A house by the sea is the perfect setting for a lifetime of soaking in the sun, listening to the waves hit the shore, and admiring golden sunsets in the evening hours. As idyllic as this scene is, the reality of owning a beach house is that along with all of that sun and surf comes a specific challenge when maintaining or renovating a beach home.

Whether you’ve inherited the family beach house built in the 70s that has seen better days, or you have found the perfect oceanside bungalow that needs a little tender loving care, there are a few things to take into consideration when renovating a beach house.

Raise the Roof

In non-coastal or beachside places, regular ol’ asphalt shingles are fine and dandy and do a great job of protecting the crowning glory (the roof!) of a home from weather and the elements. However, when it comes to beach homes, you’re facing different elements than most of the country including excessive sun, an overload of moisture and water from rain and humidity, and the potential for hurricanes depending on where you live. The best long-term investment for a beach home that needs a new roof is a metal roof. Metal roofing does a wonderful job protecting the home from strong winds and potential flying debris, and is also resistant against mildew, mold, wood rot, and pesky insects like termites. While metal roofs aren’t exactly cheap, they’re a good investment for protecting your home, and could even help you save on your utilities! Metal roofing reflects the sun which helps keep the inside of your home cool and means you don’t have to crank the air conditioning to keep it a comfortable temperature in the hottest of months.

Salt and Siding

Salt-infused winds, extreme sun and buckets of rain can cause wear-and-tear on the exterior of your beach home, and if it’s already looking worse for wear it may be time to do some siding renovation. While brick is the best material for defense against weather and aging and helps insulate the home, if that isn’t a viable option for you, look for a heavy duty siding and avoid cutting costs on the exterior. It will save you money in the long-term not having to replace the cheap vinyl siding on your house every few years!

Watch the Windows

This is an especially important part of renovating a beach home if you live in a hurricane-prone area or have frequent severe storms in the area. The last thing you want is a branch breaking through your sliding glass door, or water leaking in through the kitchen windows! When you’re looking at your options for renovating the windows and glass in your home, look for impact-rated glass that can withstand impact from hurricanes and strong storms like laminated glass that has two or more panes joined together by a layer of special plastic. If you’re going to replace the windows in your home with impact-rated glass, make sure ALL the windows get replaced, including any glass panes on the garage, as well as sliding glass doors. Keep in mind that tempered glass is not the same thing as impact-rated glass, and WILL shatter. If a window shatters during a storm or hurricane, high winds can enter your home and make a mess of things. Plus, with impact-rated glass, it offers an element of sound-proofing and is virtually impossible for any potential intruder to break.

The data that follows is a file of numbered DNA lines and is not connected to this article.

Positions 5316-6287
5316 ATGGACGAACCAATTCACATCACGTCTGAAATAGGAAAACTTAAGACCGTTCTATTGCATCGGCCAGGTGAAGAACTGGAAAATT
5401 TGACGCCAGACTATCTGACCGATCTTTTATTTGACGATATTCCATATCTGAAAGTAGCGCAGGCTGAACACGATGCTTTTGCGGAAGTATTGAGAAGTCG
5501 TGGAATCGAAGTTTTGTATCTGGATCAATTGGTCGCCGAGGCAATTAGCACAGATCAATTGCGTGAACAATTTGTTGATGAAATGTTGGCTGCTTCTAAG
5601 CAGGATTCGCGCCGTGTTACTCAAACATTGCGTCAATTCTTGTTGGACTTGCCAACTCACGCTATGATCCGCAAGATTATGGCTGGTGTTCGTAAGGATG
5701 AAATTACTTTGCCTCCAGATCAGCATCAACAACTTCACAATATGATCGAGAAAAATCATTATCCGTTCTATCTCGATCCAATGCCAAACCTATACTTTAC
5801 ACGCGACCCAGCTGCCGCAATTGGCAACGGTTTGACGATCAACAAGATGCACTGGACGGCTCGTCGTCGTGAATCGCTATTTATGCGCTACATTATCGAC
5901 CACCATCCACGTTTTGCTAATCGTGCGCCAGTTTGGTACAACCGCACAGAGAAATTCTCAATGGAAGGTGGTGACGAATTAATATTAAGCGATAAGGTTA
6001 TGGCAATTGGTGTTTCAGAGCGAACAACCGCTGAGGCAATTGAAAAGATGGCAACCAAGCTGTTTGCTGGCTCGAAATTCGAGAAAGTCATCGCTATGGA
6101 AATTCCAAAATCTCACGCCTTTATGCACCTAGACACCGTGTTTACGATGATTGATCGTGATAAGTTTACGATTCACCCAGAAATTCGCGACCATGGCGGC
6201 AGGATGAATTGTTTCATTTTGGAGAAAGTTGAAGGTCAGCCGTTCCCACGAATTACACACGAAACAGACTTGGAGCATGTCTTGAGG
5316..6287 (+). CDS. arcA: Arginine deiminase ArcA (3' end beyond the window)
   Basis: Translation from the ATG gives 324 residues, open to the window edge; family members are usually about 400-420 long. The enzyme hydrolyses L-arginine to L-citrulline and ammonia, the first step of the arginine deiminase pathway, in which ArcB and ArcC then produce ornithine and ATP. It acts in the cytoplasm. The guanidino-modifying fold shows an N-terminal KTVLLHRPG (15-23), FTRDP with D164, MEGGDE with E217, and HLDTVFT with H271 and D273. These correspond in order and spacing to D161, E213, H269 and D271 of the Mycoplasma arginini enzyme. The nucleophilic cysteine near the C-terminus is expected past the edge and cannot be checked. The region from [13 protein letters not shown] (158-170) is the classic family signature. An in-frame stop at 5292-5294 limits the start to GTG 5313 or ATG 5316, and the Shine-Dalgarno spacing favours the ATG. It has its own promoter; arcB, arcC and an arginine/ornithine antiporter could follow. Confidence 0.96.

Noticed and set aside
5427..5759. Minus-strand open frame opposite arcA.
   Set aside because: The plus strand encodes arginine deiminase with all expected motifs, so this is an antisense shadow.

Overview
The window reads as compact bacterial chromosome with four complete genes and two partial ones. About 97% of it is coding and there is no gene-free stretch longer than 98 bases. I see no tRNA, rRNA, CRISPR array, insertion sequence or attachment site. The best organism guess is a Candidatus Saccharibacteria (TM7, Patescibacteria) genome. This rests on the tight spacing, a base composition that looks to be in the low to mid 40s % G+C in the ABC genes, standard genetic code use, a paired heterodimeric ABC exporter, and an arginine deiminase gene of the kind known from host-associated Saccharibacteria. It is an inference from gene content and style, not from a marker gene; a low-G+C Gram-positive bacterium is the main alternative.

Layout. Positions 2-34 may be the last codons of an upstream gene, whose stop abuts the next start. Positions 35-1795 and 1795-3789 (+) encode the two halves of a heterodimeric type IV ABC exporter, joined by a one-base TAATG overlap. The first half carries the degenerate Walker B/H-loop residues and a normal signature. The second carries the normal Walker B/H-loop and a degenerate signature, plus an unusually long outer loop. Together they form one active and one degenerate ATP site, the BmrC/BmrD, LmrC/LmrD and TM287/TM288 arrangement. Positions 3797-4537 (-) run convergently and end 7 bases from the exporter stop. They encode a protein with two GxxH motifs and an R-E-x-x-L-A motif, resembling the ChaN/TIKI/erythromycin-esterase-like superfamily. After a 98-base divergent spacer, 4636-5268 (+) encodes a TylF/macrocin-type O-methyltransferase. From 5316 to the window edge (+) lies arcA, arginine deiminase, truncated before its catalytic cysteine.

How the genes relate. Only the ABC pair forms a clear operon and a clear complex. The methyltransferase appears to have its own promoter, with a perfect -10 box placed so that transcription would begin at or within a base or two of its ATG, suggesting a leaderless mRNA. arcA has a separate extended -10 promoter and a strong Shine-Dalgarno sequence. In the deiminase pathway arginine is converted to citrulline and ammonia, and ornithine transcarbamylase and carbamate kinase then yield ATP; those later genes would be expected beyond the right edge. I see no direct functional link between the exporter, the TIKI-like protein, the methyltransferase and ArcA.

If you don’t want to replace all the windows and glass in your beach home, consider installing storm shutters on the outside of windows that can be securely closed in the event of a hurricane or strong storm. Any protection is better than nothing, but a short-term investment can save you hundreds if not thousands of dollars in the long-run if a hurricane or severe storm impacts your area.

Make the Deck Durable

Most beach homes have a deck or outdoor space to soak in the sun and relax! If you’re looking to either renovate an existing deck or build a brand new one, pay attention to the materials you’re choosing and how they’re going to stand up to the test of time, sun, and excessive moisture. While expensive exotic hardwood looks beautiful, it isn’t always the most durable, isn’t very eco-friendly if you’re building a large deck or outdoor space, and can require a lot of maintenance to keep them functioning and looking their best. Choosing composite decking, or decking made out of recycled plastics, PVC, or sawdust, is a great option because it 1) is great at keeping out moisture, 2) is better for the environment, and 3) requires less maintenance than hardwood. Composite decking materials are also a great option to keep your deck splinter-free! Over time some wood can start to splinter due to aging and sun exposure, and don’t you want to be able to walk on your deck without having to worry about putting on sandals first? Composite decking with a resin cap will keep splinters far, far away from the soles of your feet.

Paint and Priming

While most of the fun of choosing paint for the outside and inside of your coastal home is picking the colors, it’s also important to find a primer and paint combination that will work to protect your home from weather, sun, salt and water. While what kind of paint you should buy depends on the material you’re painting, any wood on the outside of your home should be primed on all sides, even sides that aren’t facing outwards, to help seal the wood and keep moisture, mold, wood rot, and any other not-so-great things from damaging or destroying the hard work you put into your renovations. If you see any peeling or chipping paint on the exterior of you beach house, check the wood to make sure that it hasn’t already started to deteriorate before touching it up with a new color of your choice.

Thank you for taking the time to visit our blog, and we’re glad to have helped you learn more beach house renovation tips. We specialize in Corpus Christi real estate, and we also inform readers about what is up-and-coming in the Corpus Christi community.